Medical professionals began prescribing these pills like candy believing that they were safe and effective. All that did was create an entire population who became addicted to opioids. Once hooked, patients engaged in drug-seeking behavior. Drug-seeking behaviors lead people hopelessly addicted to pain meds to “pill mills,” or pain clinics run by unscrupulous doctors who would give the drug-seeking patient what they wanted: a prescription for more opioids. Pain clinics popped up all over the place. It grew to become a very profitable business.
However, it takes two, and sometimes three, to tango. Pharmacists had no incentive to check the problems emerging at their counters and filled the prescriptions. Of course, someone has to pay for these pills. The “60 Minutes” piece was relatively silent about the role of insurance companies in the epidemic, but there can be no debate that pharmacists did not distribute these pills for free.
Breakdown in the Federal Controlled Substances Act
The whistleblower insists that the DEA did its part to combat the problem. He told “60 Minutes” that he approved arrests and prosecutions for crooked doctors who were feeding the drugs to people in violation of U.S. law. Drug distributors must report suspicious orders according to federal Controlled Substances Act. Generally speaking, suspicious orders are large or frequent orders to the prescribers. Drug companies should have no problems complying with that requirement. Notwithstanding, the drug companies tried to blame physicians and other healthcare professionals who prescribed the drugs. How easy is it to figure out what a suspicious order might be? One pain clinic in a small West Virginia town (population 392) ordered 9 million painkilling pills in two years.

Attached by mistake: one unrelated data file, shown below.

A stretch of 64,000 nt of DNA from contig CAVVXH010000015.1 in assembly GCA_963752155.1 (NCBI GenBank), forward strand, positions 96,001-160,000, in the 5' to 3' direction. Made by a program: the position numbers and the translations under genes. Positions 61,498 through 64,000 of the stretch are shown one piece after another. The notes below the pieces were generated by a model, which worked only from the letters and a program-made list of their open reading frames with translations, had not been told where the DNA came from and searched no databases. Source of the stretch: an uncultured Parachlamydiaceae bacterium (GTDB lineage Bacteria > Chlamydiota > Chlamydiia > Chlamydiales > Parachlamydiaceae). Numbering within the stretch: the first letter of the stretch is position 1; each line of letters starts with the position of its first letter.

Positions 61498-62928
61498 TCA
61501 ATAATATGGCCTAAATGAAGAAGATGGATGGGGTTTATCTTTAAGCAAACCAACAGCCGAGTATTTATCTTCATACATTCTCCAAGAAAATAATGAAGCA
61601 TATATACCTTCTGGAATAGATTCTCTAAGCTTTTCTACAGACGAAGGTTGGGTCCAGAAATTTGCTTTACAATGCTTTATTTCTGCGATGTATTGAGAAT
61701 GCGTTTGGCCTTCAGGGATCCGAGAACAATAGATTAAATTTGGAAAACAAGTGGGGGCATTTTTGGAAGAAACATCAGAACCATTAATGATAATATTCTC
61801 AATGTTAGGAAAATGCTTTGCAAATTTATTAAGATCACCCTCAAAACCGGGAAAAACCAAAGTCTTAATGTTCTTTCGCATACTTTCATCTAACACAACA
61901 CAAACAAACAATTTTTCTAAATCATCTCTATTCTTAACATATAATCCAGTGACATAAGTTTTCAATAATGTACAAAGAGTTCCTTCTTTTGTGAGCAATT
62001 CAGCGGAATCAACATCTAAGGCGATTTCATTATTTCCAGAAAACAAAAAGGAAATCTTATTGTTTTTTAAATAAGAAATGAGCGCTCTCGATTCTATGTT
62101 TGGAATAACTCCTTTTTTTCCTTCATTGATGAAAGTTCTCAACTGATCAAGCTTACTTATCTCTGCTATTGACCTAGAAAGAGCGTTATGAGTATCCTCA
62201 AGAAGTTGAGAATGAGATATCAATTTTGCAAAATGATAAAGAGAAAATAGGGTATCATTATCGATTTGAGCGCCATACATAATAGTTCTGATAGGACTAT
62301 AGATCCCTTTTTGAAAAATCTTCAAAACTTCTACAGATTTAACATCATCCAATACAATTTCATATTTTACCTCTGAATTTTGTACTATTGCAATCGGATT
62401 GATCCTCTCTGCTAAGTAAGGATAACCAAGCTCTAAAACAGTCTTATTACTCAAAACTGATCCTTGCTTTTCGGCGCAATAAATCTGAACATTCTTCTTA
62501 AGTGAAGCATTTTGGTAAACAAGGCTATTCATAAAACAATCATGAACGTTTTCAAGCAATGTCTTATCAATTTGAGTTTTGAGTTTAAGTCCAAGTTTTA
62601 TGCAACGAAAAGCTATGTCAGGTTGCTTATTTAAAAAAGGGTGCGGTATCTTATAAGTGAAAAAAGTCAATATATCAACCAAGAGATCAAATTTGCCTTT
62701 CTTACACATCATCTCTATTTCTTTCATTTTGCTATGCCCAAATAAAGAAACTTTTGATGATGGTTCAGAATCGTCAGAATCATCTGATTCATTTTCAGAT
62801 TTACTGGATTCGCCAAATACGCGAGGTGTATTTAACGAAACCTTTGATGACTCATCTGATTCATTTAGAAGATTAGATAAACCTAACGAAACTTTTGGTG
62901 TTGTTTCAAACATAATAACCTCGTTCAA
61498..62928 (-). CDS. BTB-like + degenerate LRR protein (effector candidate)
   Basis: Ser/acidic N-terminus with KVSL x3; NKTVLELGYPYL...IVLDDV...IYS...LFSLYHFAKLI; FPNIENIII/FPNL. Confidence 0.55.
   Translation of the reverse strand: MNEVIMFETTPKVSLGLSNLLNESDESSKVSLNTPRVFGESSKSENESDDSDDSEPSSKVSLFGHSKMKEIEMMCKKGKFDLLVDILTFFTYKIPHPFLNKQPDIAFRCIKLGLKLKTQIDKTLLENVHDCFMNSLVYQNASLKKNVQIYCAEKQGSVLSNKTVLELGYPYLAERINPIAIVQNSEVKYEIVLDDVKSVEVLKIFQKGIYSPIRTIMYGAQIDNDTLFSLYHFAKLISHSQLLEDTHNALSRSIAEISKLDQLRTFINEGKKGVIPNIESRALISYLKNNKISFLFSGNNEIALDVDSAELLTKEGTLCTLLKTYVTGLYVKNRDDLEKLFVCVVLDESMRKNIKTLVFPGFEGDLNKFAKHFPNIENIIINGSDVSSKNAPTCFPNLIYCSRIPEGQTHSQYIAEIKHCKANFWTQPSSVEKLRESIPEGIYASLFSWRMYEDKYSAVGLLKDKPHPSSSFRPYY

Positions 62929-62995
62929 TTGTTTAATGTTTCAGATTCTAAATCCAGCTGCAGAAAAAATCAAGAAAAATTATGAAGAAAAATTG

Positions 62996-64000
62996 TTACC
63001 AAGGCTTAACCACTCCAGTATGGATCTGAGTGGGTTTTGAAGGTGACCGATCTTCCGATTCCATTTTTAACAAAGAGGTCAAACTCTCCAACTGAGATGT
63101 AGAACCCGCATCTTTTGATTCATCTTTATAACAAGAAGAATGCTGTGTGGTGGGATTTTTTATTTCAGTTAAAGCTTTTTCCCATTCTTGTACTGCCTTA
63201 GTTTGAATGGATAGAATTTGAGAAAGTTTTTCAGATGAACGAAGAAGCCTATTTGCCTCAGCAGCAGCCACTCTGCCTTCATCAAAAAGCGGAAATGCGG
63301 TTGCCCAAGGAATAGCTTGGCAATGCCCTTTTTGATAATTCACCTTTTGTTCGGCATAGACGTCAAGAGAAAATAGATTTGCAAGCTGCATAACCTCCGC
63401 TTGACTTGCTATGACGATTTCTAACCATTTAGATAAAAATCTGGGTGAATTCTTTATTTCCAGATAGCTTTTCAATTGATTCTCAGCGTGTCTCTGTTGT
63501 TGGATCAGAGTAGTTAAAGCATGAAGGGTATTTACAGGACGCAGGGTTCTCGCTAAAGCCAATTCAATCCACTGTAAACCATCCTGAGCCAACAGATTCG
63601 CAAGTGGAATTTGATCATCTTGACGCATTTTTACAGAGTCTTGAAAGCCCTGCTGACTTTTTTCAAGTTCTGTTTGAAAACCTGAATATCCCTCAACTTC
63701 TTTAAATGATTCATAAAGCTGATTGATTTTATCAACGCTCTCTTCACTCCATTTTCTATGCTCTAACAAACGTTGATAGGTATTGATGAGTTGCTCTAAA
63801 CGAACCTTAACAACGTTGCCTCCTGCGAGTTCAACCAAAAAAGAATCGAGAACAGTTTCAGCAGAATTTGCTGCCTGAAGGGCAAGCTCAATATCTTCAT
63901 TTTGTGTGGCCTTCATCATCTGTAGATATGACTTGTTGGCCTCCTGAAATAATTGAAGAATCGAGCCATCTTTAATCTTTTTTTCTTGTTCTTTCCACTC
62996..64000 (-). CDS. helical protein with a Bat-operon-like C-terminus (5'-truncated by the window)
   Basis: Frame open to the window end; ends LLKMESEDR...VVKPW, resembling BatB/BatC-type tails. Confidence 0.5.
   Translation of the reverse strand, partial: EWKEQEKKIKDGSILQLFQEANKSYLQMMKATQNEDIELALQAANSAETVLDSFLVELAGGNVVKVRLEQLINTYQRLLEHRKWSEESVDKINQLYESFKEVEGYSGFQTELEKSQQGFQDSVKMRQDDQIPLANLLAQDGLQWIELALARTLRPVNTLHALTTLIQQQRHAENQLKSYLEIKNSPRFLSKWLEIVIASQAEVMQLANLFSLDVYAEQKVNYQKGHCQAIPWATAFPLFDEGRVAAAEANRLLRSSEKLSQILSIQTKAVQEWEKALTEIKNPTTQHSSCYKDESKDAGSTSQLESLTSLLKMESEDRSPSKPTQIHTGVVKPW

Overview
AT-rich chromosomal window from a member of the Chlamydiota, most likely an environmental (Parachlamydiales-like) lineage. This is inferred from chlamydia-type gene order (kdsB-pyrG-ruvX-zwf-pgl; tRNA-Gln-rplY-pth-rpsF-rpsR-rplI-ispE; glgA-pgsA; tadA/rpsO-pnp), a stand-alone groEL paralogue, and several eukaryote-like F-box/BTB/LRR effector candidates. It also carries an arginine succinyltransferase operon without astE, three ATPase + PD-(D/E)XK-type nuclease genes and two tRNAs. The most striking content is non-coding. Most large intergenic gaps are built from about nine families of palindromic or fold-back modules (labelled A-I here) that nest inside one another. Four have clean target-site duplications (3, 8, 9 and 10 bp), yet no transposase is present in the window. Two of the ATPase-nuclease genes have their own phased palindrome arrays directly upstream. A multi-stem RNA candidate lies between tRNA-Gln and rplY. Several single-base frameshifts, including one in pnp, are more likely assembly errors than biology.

Drug Companies Turned to the DOJ to Stop DEA Fines and Pressure
The whistleblower tried to use whatever muscle he had to curb the drug companies’ tactics. The DEA fined the companies tens of millions of dollars, and they became fed up with the pushback from the DEA. As a result, the companies went to the top of the Department of Justice complaining that they received unfair treatment. The whistleblower said that the drug companies used money and influence to curtail the aggressiveness of the DEA. Soon after money entered the equation, lawyers at the top of the DEA began demanding more and more evidence to prosecute cases. Successes that the DEA once touted were now swept under the rug. The whistleblower said that at the worst time of during the opioid epidemic, prosecutions slowed down and the DEA bosses did not approve sanctions that the DEA could take, like freezing shipments. Clearly, someone got to them.